Kenyan regulators will release a report this week into whether the country’s three major mobile phone operators have a “dominant” hold of the market.
Although the exact release date of the report has not been confirmed, Kenya’s communications regulator, the Communications Authority of Kenya (CAK), told African Business the report will be out before the end of the week. The long-awaited independent report – which was commissioned in 2015 – will reveal whether Safaricom, the biggest network in Kenya, holds a dominant position because it receives 90% of the sector’s revenues in areas such as voice calls and text messages.
The accusation, which Safaricom denies, were highlighted by smaller mobile operators that have struggled to gain a footing in Kenya’s mobile market. There are around 40m mobile phone subscribers in Kenya with Safaricom – which is co-owned by UK-based Vodafone and the state – accounting for 65% of the market share.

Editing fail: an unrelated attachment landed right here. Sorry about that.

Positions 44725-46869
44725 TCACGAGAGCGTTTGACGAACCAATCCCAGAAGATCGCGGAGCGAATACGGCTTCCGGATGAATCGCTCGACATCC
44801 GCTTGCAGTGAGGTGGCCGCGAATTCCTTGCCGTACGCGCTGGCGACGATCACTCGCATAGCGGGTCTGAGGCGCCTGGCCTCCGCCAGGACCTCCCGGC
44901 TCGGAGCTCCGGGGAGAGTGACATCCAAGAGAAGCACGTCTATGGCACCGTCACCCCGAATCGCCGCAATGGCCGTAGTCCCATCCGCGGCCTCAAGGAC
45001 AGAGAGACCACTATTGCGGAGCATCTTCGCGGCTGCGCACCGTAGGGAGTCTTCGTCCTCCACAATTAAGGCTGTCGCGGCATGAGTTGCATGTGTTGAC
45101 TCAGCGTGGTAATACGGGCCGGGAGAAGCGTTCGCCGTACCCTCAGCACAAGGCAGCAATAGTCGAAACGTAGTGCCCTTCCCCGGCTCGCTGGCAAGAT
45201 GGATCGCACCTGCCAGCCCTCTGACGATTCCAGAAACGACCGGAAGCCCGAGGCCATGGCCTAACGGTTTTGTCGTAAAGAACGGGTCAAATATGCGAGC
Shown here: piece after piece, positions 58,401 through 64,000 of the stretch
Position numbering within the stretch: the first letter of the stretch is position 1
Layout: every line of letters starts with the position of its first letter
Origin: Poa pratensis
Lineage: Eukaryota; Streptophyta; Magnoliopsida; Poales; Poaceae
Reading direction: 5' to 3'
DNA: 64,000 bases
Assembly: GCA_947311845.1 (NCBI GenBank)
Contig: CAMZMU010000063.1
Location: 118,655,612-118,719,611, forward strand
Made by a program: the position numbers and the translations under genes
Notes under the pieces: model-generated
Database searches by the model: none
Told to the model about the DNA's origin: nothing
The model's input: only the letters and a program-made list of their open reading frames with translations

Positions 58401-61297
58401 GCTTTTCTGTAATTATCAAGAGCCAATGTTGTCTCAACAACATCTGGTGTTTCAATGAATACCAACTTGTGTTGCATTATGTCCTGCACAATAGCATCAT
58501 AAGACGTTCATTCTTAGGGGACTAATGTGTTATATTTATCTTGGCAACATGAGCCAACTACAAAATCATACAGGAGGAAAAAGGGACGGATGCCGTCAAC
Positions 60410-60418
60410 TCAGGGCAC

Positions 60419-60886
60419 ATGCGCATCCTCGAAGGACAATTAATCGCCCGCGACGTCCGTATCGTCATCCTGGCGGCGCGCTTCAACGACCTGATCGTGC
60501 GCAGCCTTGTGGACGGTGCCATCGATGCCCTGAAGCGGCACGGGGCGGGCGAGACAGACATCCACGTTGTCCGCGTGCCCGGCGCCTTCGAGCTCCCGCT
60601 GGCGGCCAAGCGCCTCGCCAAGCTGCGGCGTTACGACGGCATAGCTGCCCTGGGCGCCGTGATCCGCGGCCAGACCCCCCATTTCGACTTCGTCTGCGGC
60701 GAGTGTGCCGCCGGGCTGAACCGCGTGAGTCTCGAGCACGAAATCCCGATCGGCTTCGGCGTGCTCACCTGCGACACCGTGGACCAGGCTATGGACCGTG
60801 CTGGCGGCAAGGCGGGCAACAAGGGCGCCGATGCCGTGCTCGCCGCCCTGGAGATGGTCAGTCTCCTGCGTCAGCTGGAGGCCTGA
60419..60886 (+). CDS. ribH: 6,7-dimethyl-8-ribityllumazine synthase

Meanwhile, Airtel, which is Kenya’s second largest mobile operator, had 19% of the market share and Orange Kenya accounted for 11.8%. In related news, Orange is due to sell its Kenyan mobile phone business to London-based Helios Investment Partners.
Telecoms minister Joe Mucheru did not reveal the exact contents of the report but he told Reuters that the government would abide by its recommendations. Mucheru said the three operators had been granted licences to offer high-speed Internet access services, using 4G technology, but it was just Safaricom that had paid for it.
Another seven smaller firms are eventually expected to be licensed to offer the same service, earning the government a total of $75 million in licence fees, he said.